I made two things this week. One of them is seen in the photo above (I'm getting my Breaking Bad series finale party favors together early).
The second thing I made came about because I looked into getting a trailer kit for my Bike Friday New World Tourist. You can order it from their web store. Here's what it looks like unassembled.
You already know from this blog that I pack my Bike Friday in a large Samsonite suitcase and take it with me on the plane and unpack it in my hotel room - like I did recently for the California trip. The brilliant creators of this folding bike also created the trailer kit: you put the two black wheels in your carry-on bag and the rest of the gear goes in the suitcase with the bike as checked luggage. When you land, you collect the suitcase reassemble the bike at the airport exit, build the trailer, attach the suitcase - which now contains your carry-on bag - to the bike, and you pedal off away from the stunned onlookers who are paying $16 a head for the SuperShuttle.
I am counting on at least one chance for me to try this before Folding Bike Week 2014 and I will write about that experience then. But I really wanted to check out this genius piece of engineering before winter, so I put it together this week and thought: there has to be some other use for it other than carrying the suitcase.
Sure enough, everything went together the way it should. Light, stiff, strong and the wheels rolled easily. In keeping with the whole brilliance of this thing, the trailer hitch mechanism is made from the same connectors that I've seen before on air hoses (in fact, here it is next to one)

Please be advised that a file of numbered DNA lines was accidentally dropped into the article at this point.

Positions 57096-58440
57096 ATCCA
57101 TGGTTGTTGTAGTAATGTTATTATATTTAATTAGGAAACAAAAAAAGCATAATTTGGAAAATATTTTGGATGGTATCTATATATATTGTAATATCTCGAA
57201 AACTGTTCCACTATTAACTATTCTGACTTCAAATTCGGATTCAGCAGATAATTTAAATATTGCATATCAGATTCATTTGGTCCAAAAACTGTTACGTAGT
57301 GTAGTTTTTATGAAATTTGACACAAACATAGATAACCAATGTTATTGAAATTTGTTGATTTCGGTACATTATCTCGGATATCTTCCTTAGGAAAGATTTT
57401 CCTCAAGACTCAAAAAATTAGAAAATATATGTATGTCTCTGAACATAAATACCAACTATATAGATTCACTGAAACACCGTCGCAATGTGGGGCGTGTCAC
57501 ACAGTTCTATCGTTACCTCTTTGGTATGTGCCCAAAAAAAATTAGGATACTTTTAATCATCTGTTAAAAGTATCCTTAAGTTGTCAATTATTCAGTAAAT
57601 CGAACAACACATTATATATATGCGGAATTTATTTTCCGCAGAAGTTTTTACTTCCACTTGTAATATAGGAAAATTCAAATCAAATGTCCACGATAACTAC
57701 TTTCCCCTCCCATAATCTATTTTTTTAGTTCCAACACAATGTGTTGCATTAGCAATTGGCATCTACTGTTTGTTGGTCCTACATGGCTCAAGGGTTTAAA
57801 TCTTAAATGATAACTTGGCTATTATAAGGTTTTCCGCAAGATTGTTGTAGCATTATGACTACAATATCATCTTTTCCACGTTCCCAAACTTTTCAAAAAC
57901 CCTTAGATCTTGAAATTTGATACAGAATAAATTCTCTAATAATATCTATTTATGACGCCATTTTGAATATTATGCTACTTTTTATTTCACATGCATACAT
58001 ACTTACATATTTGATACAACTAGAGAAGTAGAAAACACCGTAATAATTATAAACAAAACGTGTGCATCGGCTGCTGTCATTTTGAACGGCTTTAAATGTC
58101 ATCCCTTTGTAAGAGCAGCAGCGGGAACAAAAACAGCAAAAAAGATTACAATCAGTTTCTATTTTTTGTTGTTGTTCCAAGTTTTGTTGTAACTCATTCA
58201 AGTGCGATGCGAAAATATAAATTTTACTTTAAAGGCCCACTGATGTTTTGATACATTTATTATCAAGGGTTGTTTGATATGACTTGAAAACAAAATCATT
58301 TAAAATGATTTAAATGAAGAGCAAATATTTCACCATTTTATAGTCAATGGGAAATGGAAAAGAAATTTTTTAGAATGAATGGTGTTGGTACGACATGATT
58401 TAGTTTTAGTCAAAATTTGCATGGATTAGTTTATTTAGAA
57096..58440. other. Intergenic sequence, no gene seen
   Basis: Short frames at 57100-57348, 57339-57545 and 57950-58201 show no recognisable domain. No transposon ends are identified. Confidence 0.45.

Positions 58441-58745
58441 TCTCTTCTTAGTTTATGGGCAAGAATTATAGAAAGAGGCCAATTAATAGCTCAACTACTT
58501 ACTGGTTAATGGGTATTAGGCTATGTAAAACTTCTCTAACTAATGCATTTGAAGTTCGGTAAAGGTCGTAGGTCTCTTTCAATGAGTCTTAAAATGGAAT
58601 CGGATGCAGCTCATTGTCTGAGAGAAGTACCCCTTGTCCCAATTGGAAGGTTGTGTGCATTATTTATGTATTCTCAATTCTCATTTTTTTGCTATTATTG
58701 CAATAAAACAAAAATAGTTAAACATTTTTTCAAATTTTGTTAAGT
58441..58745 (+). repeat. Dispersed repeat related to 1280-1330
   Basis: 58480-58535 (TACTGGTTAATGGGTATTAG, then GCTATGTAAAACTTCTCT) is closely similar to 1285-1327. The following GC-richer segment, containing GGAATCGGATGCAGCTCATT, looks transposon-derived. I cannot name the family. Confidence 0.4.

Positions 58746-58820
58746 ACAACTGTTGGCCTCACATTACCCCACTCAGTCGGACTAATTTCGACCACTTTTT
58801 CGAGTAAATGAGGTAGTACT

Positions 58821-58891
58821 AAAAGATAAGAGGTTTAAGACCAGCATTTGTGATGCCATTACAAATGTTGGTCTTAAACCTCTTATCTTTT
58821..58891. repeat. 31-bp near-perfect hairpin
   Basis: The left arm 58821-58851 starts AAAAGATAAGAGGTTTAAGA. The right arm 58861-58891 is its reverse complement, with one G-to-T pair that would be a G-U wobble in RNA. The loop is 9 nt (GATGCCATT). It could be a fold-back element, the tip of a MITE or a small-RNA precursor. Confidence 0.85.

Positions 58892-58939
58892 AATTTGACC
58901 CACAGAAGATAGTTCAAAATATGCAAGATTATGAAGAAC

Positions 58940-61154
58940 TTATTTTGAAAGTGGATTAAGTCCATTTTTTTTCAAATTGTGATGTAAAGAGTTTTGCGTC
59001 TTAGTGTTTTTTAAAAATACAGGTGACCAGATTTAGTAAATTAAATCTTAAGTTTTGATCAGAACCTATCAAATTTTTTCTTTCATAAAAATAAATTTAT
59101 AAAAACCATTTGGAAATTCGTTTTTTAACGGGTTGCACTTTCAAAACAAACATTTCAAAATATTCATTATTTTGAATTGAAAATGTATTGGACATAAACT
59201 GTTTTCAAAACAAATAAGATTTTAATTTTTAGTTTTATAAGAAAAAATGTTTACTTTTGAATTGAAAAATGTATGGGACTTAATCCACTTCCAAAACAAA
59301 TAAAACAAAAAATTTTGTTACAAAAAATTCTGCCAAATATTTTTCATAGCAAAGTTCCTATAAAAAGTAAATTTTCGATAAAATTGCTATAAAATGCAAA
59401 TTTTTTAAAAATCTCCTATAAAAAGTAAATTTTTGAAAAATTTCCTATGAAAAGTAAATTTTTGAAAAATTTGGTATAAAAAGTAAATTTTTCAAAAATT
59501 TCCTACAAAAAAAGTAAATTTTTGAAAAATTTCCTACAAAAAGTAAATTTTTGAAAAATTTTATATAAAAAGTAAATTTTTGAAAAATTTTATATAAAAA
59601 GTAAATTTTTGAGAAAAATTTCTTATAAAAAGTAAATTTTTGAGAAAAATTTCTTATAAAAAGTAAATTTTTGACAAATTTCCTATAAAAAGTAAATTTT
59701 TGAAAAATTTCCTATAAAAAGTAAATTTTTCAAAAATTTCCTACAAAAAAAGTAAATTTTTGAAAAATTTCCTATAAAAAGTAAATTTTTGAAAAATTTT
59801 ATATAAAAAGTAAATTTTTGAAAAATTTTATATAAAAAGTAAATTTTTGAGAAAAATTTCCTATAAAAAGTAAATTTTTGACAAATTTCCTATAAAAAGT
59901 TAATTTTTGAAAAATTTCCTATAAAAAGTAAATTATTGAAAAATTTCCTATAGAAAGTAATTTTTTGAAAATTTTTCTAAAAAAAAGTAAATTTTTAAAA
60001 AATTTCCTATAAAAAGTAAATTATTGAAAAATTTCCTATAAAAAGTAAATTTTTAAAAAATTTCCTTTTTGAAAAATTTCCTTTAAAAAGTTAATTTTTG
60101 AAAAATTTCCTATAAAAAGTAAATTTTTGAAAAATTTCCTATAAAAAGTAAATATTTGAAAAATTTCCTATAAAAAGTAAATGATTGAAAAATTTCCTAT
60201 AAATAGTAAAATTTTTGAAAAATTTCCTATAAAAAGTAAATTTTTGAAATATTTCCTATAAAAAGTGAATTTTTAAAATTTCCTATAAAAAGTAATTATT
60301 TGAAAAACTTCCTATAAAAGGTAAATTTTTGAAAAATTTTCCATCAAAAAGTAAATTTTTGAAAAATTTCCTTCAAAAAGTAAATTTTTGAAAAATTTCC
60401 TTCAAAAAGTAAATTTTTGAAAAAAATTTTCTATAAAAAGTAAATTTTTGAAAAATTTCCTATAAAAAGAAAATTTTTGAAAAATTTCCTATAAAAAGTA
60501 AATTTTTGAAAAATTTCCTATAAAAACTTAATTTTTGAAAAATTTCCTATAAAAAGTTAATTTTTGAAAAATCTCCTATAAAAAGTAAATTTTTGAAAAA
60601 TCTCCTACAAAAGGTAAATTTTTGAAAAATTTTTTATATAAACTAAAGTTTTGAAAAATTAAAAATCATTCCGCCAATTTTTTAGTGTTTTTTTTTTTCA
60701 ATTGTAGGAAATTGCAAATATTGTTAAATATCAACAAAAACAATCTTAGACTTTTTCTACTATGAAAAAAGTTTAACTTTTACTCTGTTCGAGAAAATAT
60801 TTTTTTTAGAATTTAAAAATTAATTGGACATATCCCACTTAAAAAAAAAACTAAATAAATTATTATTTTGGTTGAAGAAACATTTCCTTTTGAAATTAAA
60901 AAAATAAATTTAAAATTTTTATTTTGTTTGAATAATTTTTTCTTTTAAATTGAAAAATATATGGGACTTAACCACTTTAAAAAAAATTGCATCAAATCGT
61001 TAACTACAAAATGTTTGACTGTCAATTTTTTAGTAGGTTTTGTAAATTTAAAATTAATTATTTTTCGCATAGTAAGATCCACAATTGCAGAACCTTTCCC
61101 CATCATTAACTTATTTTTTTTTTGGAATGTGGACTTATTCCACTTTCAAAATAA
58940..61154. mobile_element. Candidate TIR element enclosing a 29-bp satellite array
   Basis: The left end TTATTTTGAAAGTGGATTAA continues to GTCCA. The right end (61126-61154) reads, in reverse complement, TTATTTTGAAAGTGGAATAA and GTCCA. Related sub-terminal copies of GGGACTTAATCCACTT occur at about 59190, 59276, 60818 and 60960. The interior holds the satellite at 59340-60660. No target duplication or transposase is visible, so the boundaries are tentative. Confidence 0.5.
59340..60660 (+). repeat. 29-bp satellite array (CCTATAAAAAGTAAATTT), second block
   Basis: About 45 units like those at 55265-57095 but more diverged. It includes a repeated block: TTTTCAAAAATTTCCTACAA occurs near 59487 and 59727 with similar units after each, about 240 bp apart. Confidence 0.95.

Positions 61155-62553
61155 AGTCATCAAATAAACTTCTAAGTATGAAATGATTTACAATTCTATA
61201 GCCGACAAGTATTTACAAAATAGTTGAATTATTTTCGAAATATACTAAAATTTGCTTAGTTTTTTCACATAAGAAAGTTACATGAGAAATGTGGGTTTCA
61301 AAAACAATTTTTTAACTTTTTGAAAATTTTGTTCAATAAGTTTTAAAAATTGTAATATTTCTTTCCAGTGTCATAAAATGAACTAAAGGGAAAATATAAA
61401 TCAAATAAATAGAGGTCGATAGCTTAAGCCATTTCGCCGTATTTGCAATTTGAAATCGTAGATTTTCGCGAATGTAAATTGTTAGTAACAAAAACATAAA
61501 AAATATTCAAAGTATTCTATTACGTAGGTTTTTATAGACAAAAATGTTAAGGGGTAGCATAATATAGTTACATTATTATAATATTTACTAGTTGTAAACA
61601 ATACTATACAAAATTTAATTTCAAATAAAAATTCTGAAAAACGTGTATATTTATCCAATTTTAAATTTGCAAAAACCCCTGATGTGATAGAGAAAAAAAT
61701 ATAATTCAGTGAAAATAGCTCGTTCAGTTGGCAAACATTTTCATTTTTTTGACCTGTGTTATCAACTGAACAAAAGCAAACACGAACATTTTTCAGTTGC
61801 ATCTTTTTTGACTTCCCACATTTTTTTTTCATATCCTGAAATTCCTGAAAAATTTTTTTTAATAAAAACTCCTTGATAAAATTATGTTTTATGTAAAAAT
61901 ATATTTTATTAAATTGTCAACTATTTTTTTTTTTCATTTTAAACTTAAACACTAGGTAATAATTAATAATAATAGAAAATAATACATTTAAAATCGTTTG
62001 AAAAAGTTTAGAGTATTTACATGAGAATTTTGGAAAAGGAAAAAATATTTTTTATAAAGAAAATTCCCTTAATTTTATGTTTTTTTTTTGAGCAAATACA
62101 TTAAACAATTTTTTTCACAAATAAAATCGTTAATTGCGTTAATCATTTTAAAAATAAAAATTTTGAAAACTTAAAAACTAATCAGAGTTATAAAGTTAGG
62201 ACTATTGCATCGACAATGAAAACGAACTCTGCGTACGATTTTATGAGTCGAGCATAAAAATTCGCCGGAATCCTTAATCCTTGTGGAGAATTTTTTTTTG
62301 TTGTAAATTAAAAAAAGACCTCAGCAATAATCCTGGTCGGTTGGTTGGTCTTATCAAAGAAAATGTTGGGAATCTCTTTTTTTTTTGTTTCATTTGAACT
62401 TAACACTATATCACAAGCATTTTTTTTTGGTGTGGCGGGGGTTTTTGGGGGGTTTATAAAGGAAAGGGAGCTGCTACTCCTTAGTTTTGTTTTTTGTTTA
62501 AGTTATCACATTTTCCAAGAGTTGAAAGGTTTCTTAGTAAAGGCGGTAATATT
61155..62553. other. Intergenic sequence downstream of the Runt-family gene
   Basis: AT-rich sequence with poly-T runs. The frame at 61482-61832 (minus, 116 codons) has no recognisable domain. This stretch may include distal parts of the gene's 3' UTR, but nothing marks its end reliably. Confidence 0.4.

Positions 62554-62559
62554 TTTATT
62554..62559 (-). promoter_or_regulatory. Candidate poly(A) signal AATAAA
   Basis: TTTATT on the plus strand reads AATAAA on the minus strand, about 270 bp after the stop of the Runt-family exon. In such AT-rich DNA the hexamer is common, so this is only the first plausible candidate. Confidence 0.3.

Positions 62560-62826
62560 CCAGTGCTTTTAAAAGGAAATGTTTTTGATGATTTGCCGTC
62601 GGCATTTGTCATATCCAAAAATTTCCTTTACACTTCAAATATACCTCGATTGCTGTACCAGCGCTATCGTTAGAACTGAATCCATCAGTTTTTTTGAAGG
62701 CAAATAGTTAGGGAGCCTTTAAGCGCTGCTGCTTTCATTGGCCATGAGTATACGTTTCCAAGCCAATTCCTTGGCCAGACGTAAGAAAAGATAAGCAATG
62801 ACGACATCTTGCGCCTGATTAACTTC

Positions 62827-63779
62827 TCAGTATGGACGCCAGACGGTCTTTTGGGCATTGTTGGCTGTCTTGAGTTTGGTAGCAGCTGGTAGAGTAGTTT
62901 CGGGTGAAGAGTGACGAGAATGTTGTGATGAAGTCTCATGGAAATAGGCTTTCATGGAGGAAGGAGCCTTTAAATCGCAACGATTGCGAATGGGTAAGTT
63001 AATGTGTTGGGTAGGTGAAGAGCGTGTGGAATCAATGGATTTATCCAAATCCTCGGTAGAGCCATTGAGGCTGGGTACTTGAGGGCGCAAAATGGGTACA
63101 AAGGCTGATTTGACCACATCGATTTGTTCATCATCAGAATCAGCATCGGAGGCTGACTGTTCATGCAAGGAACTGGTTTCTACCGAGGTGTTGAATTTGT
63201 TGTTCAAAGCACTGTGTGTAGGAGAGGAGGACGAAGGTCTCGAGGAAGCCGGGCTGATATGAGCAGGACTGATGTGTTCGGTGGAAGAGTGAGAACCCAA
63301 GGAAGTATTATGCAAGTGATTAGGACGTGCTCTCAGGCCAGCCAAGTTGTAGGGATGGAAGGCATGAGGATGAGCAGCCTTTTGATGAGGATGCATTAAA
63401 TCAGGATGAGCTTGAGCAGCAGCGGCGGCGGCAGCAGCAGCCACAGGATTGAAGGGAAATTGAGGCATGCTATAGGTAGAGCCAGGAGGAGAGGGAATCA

Thread it through the rear axle and you've got a trailer hitch.
A Bike Friday representative assured me I'd be able to drill holes in the suitcase to accommodate all three bolts that would fasten the suitcase. I decided to do a dry run with a plastic tub from IKEA…and I ended up with a nice little grocery/light duty bike trailer.
The Bike Friday people are really onto something here, I thought.
I then thought about the last time I had used a bike trailer: it was just a few weeks ago to bring my office bike to the Bedford Street Diner so I could take a Cycling With Candidates-related ride with News 12's Kathryn Hauser. It did its job, but as you recall from that post, the trailer is a bit cumbersome and makes quite a din.
I then went into my welding room and picked out several pieces of aluminum for the Bike Friday Trailer Accessory I wanted to build next.
Now I should preface the remainder of this post by making an open comment to Thule and to Bike Friday: The two of you should get together, and when you do, please write me a check as sort of a 'finder's fee.'
As it turns out, I have a couple of rooftop Thule racks that I never use. After all, I have my custom interior bike rack that I made. But if I see these things at yard sales and they are priced at $15 or less, I'll tend to pick one up.
This build didn't take too long since all I really had to do was drill holes in some very specific places, and then adjust things so that the bike would be balanced. This is what I ended up with.